Catalogs spread through five decades in business. Cover Images: Courtesy Crazy Shirts

Still Crazy After All These Years

November, 2014

During Crazy Shirts’ 50 years of business, many T-shirt styles and designs have come and gone. What has persisted in the company’s culture, say longtime employees, is creativity, a sense of humor and a “go big or go home” attitude.

“We’re at our best when we’re trying to jam an idea through,” says Mark Hollander, president and CEO. “Those are really fun times when we’re all working together. … That’s when we produce the coolest stuff.”

At the start, in 1964, Crazy Shirts founder Rick Ralston was spray-painting his iconic tees at a grass shack in Waikiki’s International Market Place. Today, the company has 38 stores nationwide, including its catalog store and retail stores on Oahu, Maui, Kauai and Hawaii Island as well as in California, Nevada, Colorado, and Florida. A new facility recently opened near Denver to support the company’s growing production and call-support needs.

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Rick Ralston opened Crazy Shirts first store in Waikiki in 1964, above. One of the chain’s most popular outlets was the International Market Place store, which closed last year when the Market Place shut down, but four other Waikiki locations remain open. Photos: Courtesy Crazy Shirts Rick Ralston opened Crazy Shirts first store in Waikiki in 1964, above. One of the chain’s most popular outlets was the International Market Place store, which closed last year when the Market Place shut down, but four other Waikiki locations remain open.
Photos: Courtesy Crazy Shirts

But the main headquarters is still in Oahu’s Halawa Valley, a needle in an otherwise industrial-looking haystack. The building was created for the company in the 1980s and everything about it, from its yellow cedar exterior to the antiques inside, befits a company whose workers call each other “Crazies.”

“It kind of pertains to us. It’s crazy to work here sometimes,” says Lorraine Lau, who started working for the company in 1978 and is now Hollander’s executive assistant.  Lau enjoys doing crazy things, such as organizing a themed farewell party when the company’s HR manager left for a job at Catholic Charities. She had everyone dress as nuns and Hollander came as the Pope.

When a 6.7-magnitude earthquake struck Hawaii Island on Oct. 15, 2006, and helped knock out power on Oahu, Hollander and his creative team worked frantically on ideas and came up with, “I Survived The Quakes, The Hawaiian Islands Hula.”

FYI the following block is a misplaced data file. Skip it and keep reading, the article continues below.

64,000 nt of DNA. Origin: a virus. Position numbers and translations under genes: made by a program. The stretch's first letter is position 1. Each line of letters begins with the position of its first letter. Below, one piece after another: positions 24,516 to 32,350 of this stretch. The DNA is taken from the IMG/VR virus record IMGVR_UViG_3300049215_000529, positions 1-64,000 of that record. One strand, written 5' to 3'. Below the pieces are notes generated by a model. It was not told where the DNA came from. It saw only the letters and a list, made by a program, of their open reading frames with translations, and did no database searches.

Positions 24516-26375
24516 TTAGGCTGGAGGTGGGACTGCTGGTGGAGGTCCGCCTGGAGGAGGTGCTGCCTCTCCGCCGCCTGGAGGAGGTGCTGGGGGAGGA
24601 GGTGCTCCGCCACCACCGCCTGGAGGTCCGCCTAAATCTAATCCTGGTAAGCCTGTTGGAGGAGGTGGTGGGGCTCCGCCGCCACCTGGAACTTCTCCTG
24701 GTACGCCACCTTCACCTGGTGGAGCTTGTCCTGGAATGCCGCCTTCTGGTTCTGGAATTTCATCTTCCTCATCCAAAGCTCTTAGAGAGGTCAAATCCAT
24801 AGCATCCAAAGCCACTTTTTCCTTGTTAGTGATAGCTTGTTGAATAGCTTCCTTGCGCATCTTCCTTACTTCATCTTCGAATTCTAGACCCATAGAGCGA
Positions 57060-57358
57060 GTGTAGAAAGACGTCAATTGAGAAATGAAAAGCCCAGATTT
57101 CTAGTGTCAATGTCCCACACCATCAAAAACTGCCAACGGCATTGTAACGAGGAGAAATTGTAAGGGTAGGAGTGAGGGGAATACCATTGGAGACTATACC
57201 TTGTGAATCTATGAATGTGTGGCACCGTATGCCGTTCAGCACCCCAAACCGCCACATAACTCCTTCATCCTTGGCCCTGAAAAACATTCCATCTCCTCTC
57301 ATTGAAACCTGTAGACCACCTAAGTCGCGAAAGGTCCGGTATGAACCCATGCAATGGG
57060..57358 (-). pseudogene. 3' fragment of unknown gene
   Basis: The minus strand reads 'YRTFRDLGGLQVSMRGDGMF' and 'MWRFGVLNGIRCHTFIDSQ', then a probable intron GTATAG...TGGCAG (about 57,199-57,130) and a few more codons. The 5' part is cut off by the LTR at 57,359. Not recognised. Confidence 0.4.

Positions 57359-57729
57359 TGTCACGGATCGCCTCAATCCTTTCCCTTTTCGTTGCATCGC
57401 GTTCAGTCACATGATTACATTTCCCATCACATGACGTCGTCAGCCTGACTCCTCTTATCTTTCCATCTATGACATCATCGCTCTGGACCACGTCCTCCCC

“The shirts were still warm when they went to the stores,” Hollander says. Part of the proceeds ended up supporting the Hawaii Island community.

The company’s T-shirt designs speak to historic events, touch on controversy, reflect a region or are simply funny – yet are always visually appealing and entertaining. During its five decades, Crazy Shirts has helped reflect Hawaii from the counterculture Sixties to President Obama.

“The overarching theme that permeates through everything we do is making items that are classic and maintain a certain level of creativity and irreverence in the design and, in a lot of ways, we create or help people save memories,” Hollander says.

Designs that are specific, he says, return customers to a particular time, locale or memory. This could explain why they receive photos from people wearing their shirts from all over the world. And why Hollander’s closet is filled with old shirts sent from customers, often with a note that says something like, “ ‘This is my favorite shirt and I thought you’d like to have it back’ or ‘Do you have a museum for the shirt?’ ” Some end up in the gallery located in the lobby of the Halawa headquarters, he says, “and occasionally, if enough people request an old shirt, we will actually reprint it.”

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Inside and outside Crazy Shirts’ headquarters in Halawa Valley, built in 1982. photos: Courtesy Crazy Shirts

Inside and outside Crazy Shirts’ headquarters in Halawa Valley, built in 1982.
photos: Courtesy Crazy Shirts

Sometimes the company has changed course – after moving production from Hawaii to California, the facility returned to Hawaii in 2002. Mass production has been modified into region-specific designs, such as Florida-themed shirts for the Florida stores. To make it all work, Crazy Shirts employs 136 people locally and 356 nationwide.

Crazy Shirts continues to generate innovative products, such as its chocolate scented tees, board shorts created from recycled plastic bottles and shirts dyed with everything from volcano ash to rum. The company now also sells caps and slippers, and does custom orders for businesses, yet loyal customers will still recognize the classic crewnecks, Kliban cats and tricolored yellow, blue and orange logo from long ago.

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